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A study of dialogic expansion and contraction in spoken discourse using corpus and experimental techniques

Pöldvere, Nele LU ; Fuoli, Matteo LU and Paradis, Carita LU (2016) In Corpora 11(2). p.191-225
Abstract

This study examines the dialogic functions of EXPANSION and CONTRACTION of first-person epistemic and evidential Complement-Taking Predicate (CTP) constructions, such as I think COMPLEMENT, I suppose COMPLEMENT and I know COMPLEMENT, in spoken discourse. It combines corpus and experimental methods (i) to investigate whether CTP constructions are used to open up the dialogic space for new ideas or counterarguments, or to fend off alternative views, and (ii) to identify what contextual factors play a role in determining the dialogic force of the constructions. First, an exploratory analysis of CTP constructions in the London-Lund Corpus (LLC) of spoken British English is carried out with the aim to identify important contextual factors... (More)

This study examines the dialogic functions of EXPANSION and CONTRACTION of first-person epistemic and evidential Complement-Taking Predicate (CTP) constructions, such as I think COMPLEMENT, I suppose COMPLEMENT and I know COMPLEMENT, in spoken discourse. It combines corpus and experimental methods (i) to investigate whether CTP constructions are used to open up the dialogic space for new ideas or counterarguments, or to fend off alternative views, and (ii) to identify what contextual factors play a role in determining the dialogic force of the constructions. First, an exploratory analysis of CTP constructions in the London-Lund Corpus (LLC) of spoken British English is carried out with the aim to identify important contextual factors and generate hypotheses about their dialogic effects. Then, a laboratory experiment is conducted to test the impact of the three most prominent factors for speakers' interpretations of utterances containing CTPs. The results indicate that CTP constructions do not only serve to expand the dialogic context in which they occur, but also to restrict alternative views. Interlocutor status, the co-occurrence of other stance markers and prosodic marking of first-person CTP are shown to have a significant effect on the dialogic function of the expressions. These findings call into question some claims in APPRAISAL theory about the role of CTP constructions in discourse, and highlight the need for a flexible approach to the analysis of these poly-functional stance expressions.

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author
organization
publishing date
type
Contribution to journal
publication status
published
subject
keywords
Stance, complement-taking predicates, epistemic modality, evidentiality, evaluation, intersubjectivity, prosody, Appraisal, inter-coder agreement
in
Corpora
volume
11
issue
2
pages
35 pages
publisher
Edinburgh University Press
external identifiers
  • scopus:84988883123
  • wos:000384236000004
ISSN
1755-1676
DOI
10.3366/cor.2016.0092
language
English
LU publication?
yes
id
39009d6d-e3e1-4956-96ab-b4ed990dda58 (old id 8599552)
date added to LUP
2016-02-08 08:13:32
date last changed
2017-02-01 14:24:33
@article{39009d6d-e3e1-4956-96ab-b4ed990dda58,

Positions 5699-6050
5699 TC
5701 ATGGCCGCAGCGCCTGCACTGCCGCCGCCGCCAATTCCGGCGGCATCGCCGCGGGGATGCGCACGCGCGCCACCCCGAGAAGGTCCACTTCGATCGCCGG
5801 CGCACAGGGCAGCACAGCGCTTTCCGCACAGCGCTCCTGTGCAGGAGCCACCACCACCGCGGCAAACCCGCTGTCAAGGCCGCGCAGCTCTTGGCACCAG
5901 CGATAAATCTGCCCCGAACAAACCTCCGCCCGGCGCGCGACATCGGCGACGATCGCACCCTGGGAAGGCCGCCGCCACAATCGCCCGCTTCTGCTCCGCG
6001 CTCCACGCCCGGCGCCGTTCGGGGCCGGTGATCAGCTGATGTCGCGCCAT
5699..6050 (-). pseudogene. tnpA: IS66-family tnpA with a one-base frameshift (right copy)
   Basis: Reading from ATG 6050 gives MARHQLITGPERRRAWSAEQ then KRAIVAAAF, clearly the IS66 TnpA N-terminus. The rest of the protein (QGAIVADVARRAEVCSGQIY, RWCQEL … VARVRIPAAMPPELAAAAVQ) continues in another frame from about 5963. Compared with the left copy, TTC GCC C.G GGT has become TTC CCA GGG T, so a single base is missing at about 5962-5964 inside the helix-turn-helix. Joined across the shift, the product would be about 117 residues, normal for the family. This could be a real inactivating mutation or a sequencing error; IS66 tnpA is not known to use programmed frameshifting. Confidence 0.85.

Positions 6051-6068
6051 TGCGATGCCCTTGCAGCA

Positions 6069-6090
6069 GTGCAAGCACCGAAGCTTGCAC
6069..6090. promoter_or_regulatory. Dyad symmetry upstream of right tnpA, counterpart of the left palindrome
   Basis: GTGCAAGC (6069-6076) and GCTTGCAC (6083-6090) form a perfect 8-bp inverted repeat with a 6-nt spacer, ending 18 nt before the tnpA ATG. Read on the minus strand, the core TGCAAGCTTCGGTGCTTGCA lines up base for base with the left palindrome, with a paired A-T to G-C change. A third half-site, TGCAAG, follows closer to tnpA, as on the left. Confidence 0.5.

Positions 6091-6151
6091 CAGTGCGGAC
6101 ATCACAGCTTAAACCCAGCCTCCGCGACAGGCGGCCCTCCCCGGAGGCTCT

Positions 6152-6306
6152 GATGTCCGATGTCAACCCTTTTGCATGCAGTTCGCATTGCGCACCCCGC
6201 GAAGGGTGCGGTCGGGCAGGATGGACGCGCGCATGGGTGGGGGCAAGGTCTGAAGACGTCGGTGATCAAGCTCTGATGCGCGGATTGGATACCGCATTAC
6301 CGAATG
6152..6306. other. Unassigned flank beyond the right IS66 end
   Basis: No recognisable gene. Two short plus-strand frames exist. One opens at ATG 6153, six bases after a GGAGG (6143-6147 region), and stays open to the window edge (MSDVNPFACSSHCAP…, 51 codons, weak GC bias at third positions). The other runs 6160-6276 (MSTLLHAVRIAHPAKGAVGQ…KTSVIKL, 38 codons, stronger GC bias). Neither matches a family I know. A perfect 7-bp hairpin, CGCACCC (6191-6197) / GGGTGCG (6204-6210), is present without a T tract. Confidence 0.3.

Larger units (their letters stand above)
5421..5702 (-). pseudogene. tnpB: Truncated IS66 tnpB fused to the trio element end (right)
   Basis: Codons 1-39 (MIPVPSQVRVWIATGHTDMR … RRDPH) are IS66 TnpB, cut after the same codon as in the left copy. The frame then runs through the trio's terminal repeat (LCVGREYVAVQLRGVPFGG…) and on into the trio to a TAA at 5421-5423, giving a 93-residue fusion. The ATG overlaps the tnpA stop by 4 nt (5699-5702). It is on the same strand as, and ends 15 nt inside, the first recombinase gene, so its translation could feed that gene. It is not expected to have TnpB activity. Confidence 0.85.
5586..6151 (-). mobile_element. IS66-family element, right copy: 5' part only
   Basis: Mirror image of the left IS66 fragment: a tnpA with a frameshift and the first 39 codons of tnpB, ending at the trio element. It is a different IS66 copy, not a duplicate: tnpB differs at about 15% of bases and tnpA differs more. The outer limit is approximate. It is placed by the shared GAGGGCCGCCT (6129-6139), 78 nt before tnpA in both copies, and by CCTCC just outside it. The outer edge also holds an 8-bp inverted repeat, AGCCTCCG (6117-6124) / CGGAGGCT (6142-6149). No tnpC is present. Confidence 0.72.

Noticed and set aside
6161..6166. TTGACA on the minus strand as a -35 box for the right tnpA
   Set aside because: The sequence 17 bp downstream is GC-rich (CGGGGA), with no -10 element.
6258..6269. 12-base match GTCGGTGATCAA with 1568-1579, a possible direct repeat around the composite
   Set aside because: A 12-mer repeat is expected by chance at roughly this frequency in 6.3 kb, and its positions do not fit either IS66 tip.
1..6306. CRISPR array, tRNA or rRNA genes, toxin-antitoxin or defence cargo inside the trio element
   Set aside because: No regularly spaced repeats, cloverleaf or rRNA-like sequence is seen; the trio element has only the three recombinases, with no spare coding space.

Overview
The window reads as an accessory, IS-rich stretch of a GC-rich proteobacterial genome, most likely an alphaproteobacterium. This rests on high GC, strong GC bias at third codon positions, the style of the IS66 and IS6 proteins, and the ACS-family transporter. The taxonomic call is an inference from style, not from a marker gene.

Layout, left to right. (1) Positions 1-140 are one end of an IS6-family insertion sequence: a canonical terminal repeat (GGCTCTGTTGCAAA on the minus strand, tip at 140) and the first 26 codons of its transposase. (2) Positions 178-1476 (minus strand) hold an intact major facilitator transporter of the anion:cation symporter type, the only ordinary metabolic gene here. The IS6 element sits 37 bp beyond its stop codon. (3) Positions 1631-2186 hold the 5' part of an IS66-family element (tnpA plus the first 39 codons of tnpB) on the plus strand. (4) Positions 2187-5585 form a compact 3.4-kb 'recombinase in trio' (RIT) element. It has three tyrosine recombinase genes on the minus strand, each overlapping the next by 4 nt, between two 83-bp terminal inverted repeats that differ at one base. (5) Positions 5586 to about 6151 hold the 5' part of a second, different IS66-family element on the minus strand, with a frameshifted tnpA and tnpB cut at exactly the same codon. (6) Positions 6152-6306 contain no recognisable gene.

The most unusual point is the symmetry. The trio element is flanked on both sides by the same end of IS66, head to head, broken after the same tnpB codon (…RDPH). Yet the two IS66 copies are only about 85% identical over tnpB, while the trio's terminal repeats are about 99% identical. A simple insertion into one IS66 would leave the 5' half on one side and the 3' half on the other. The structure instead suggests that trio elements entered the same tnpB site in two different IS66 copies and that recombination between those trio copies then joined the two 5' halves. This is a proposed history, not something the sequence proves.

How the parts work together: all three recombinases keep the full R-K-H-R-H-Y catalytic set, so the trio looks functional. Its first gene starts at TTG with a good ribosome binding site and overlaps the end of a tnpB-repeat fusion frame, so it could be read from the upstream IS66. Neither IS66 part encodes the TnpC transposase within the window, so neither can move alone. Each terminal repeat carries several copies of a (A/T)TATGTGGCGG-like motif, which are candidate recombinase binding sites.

abstract     = {<p>This study examines the dialogic functions of EXPANSION and CONTRACTION of first-person epistemic and evidential Complement-Taking Predicate (CTP) constructions, such as I think COMPLEMENT, I suppose COMPLEMENT and I know COMPLEMENT, in spoken discourse. It combines corpus and experimental methods (i) to investigate whether CTP constructions are used to open up the dialogic space for new ideas or counterarguments, or to fend off alternative views, and (ii) to identify what contextual factors play a role in determining the dialogic force of the constructions. First, an exploratory analysis of CTP constructions in the London-Lund Corpus (LLC) of spoken British English is carried out with the aim to identify important contextual factors and generate hypotheses about their dialogic effects. Then, a laboratory experiment is conducted to test the impact of the three most prominent factors for speakers' interpretations of utterances containing CTPs. The results indicate that CTP constructions do not only serve to expand the dialogic context in which they occur, but also to restrict alternative views. Interlocutor status, the co-occurrence of other stance markers and prosodic marking of first-person CTP are shown to have a significant effect on the dialogic function of the expressions. These findings call into question some claims in APPRAISAL theory about the role of CTP constructions in discourse, and highlight the need for a flexible approach to the analysis of these poly-functional stance expressions.</p>},
  author       = {Pöldvere, Nele and Fuoli, Matteo and Paradis, Carita},
  issn         = {1755-1676},
  keyword      = {Stance,complement-taking predicates,epistemic modality,evidentiality,evaluation,intersubjectivity,prosody,Appraisal,inter-coder agreement},
  language     = {eng},
  month        = {08},
  number       = {2},
  pages        = {191--225},
  publisher    = {Edinburgh University Press},
  series       = {Corpora},
  title        = {A study of dialogic expansion and contraction in spoken discourse using corpus and experimental techniques},
  url          = {http://dx.doi.org/10.3366/cor.2016.0092},
  volume       = {11},
  year         = {2016},
}